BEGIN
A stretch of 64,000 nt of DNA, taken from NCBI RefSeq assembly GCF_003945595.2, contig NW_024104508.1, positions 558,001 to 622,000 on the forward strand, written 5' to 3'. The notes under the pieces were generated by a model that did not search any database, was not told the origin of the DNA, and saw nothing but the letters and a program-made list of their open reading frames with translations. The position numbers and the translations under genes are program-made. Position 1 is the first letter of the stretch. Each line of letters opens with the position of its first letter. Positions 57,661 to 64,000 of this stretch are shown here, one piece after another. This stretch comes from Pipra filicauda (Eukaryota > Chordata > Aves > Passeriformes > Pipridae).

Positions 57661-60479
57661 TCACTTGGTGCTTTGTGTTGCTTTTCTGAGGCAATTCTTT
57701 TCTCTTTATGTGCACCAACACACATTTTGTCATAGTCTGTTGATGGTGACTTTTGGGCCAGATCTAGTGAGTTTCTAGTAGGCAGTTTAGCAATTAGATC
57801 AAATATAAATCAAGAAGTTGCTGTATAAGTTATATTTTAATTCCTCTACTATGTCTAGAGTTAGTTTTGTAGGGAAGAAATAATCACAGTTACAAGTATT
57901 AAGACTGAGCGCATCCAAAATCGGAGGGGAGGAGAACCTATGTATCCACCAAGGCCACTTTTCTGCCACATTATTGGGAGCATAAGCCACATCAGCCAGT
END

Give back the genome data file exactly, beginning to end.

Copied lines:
A stretch of 64,000 nt of DNA, taken from NCBI RefSeq assembly GCF_003945595.2, contig NW_024104508.1, positions 558,001 to 622,000 on the forward strand, written 5' to 3'. The notes under the pieces were generated by a model that did not search any database, was not told the origin of the DNA, and saw nothing but the letters and a program-made list of their open reading frames with translations. The position numbers and the translations under genes are program-made. Position 1 is the first letter of the stretch. Each line of letters opens with the position of its first letter. Positions 57,661 to 64,000 of this stretch are shown here, one piece after another. This stretch comes from Pipra filicauda (Eukaryota > Chordata > Aves > Passeriformes > Pipridae).

Positions 57661-60479
57661 TCACTTGGTGCTTTGTGTTGCTTTTCTGAGGCAATTCTTT
57701 TCTCTTTATGTGCACCAACACACATTTTGTCATAGTCTGTTGATGGTGACTTTTGGGCCAGATCTAGTGAGTTTCTAGTAGGCAGTTTAGCAATTAGATC
57801 AAATATAAATCAAGAAGTTGCTGTATAAGTTATATTTTAATTCCTCTACTATGTCTAGAGTTAGTTTTGTAGGGAAGAAATAATCACAGTTACAAGTATT
57901 AAGACTGAGCGCATCCAAAATCGGAGGGGAGGAGAACCTATGTATCCACCAAGGCCACTTTTCTGCCACATTATTGGGAGCATAAGCCACATCAGCCAGT